Monday, May 10

Walking vs. Running: Which is Better for Weight Loss?

If you’re trying to lose weight, you might feel like you have to start running. It’s the way seemingly everybody gets fit … or tries to: In a survey from 2017, 60 million Americans were running for fitness, and 80 percent said their reason to continue doing so was to stay healthy.1

And exercise is invaluable to your health: The Centers for Disease Control and Prevention recommends that Americans get 150 minutes of exercise per week to reduce their risk of cardiovascular disease, diabetes, osteoporosis and premature death. Even with all those benefits, almost 80 percent of Americans don’t hit that 150-minute mark.2

To reach those weekly minutes—and add to your weekly calorie burn, increasing your overall weight loss—you could run, but you could also slow things down and walk. So … which is better? Should you walk or run for weight loss?

Factor 1: Which one burns more calories?

a man and a woman talking to each other in the park

a man and a woman talking to each other in the park

For calories per minute, jogging beats walking: According to the American Council on Exercise, a 180-pound person will burn 13.9 calories per minute while jogging, compared with 9.7 calories per minute while walking. So if this 180-pound person exercised for 20 minutes, they’d burn 278 calories. A walk of the same time would burn 194 calories.3

You can catch up by walking for longer: By walking just nine more minutes, our 180-pound person would burn more calories than they did on the 20-minute jog. For many dieters, 30 minutes of walking is easier than 20 minutes of jogging.

The calorie burn of both running and walking can get a boost if you vary your tempo during your workout: Interval training or HIIT, where short bursts of higher-intensity work are alternated with easier work, has been shown in multiple studies to burn more fat and increase heart function better than medium-paced, steady-state cardio work.4

Whether you’re running or walking, try alternating one minute of slightly harder efforts with one minute of easier efforts. In one study, when scientists had walkers increase their pace by as little as five inches per second for one-minute bouts, the walkers burned 20 percent more calories than when they walked the same pace throughout their walk.5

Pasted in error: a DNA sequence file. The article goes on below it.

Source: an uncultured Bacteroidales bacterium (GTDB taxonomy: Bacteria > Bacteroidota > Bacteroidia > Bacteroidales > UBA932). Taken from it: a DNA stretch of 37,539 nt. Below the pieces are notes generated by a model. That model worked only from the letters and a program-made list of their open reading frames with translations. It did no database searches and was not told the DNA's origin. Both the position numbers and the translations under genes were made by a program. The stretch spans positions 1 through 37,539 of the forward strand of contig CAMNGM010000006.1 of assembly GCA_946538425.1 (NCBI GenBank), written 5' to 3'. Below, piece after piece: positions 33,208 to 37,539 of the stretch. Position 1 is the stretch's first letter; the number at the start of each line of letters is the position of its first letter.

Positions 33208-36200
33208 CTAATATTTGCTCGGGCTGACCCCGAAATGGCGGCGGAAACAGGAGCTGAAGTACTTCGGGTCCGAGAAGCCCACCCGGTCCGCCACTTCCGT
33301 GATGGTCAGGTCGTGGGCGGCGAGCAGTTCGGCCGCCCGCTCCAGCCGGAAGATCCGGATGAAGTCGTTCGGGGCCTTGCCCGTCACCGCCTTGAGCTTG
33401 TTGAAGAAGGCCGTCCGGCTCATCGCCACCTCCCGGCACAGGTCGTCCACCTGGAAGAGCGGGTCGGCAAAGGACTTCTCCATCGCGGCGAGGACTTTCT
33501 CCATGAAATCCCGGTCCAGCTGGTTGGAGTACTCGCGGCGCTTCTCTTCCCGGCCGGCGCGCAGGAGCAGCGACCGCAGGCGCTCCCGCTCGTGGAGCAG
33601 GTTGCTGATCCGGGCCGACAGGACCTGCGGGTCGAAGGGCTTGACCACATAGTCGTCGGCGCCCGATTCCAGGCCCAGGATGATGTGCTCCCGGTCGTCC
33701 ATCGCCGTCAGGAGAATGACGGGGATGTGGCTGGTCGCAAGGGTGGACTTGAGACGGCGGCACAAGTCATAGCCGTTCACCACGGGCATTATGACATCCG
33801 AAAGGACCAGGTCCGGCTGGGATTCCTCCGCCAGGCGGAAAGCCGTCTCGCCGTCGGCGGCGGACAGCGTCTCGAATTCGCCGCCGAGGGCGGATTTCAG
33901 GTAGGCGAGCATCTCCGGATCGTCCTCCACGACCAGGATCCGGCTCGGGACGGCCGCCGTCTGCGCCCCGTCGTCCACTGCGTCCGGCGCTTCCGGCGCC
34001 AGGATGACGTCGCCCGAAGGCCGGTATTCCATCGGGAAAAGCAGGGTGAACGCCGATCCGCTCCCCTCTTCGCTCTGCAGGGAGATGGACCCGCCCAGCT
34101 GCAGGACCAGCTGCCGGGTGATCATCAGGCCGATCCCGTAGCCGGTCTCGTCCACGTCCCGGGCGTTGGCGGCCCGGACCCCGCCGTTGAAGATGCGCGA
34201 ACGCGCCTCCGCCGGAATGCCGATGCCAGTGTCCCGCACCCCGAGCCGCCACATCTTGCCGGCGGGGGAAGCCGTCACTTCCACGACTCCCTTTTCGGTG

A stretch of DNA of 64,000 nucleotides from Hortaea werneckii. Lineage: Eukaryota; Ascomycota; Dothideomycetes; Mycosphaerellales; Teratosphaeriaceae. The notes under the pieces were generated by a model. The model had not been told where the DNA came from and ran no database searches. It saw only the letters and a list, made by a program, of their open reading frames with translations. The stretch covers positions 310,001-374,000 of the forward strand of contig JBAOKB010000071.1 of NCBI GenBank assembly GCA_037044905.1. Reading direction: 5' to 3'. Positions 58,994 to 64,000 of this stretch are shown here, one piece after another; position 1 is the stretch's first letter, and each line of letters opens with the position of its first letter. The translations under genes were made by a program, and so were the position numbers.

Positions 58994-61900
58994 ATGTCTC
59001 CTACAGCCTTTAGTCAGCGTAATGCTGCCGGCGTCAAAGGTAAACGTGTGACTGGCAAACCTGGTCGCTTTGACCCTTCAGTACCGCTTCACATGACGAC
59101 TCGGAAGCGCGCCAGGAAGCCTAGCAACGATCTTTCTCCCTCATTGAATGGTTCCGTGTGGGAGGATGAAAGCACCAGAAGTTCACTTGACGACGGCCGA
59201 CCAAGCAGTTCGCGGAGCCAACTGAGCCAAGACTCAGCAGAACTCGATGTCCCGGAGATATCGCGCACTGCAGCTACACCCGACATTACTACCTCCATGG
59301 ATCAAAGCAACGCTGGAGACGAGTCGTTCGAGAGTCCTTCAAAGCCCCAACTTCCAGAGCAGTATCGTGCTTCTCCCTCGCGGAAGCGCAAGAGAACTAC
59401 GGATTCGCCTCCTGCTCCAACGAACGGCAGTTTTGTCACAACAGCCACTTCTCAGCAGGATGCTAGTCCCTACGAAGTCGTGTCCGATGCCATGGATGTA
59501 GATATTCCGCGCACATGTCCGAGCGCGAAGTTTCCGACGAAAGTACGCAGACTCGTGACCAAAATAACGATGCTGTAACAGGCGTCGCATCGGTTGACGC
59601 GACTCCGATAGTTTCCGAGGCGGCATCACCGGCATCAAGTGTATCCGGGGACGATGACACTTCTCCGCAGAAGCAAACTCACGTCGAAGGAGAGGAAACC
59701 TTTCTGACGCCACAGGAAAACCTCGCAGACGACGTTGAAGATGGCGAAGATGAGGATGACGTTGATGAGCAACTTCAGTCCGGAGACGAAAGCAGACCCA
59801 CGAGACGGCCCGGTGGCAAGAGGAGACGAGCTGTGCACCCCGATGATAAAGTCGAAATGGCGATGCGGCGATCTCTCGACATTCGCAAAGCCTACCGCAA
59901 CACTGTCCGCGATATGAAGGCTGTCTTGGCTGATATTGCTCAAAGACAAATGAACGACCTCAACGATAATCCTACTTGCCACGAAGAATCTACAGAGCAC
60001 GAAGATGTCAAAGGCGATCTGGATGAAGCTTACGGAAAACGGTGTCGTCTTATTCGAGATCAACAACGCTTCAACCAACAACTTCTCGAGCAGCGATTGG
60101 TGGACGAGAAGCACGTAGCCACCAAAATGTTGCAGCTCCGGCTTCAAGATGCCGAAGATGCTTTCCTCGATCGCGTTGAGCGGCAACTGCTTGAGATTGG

No matter which of the two activities you do for burning calories, make sure you’re not eating them all back and more once you get home: Runners often anecdotally gain weight while training for big races because big runs give them bigger appetites. They also overestimate how many calories they’ve burned: One study found that after a moderate-intensity run, people overestimated how many calories they burned by 300 to 400 percent!6 In another study, that type of overestimation led runners to eat 20 percent more calories in a post-run meal than they’d burned on the run.7

Your Solution: The NuMi app. It’s the free Nutrisystem app that will not only help you determine how many calories you’re actually burning during exercise, but can also help you find post-run or -walk snacks that fit into your daily plan.

Factor 2: Which one will help me lose weight faster?

a woman stepping on a scale

a woman stepping on a scale

According to one huge study, it depends on if you’re a man or woman, and how much weight you have to lose. In the study of 50,000 people, men lost significantly more weight from running than walking, as did women who were in the top “quartile” of BMI—those who had the most pounds to lose.8

But for women in virtually every other category, walking was just as effective for weight loss as running was. For both men and women in the highest starting weight categories, walking led to about half the weight loss benefit that running did—meaning running was more effective but walking was still very effective, too.8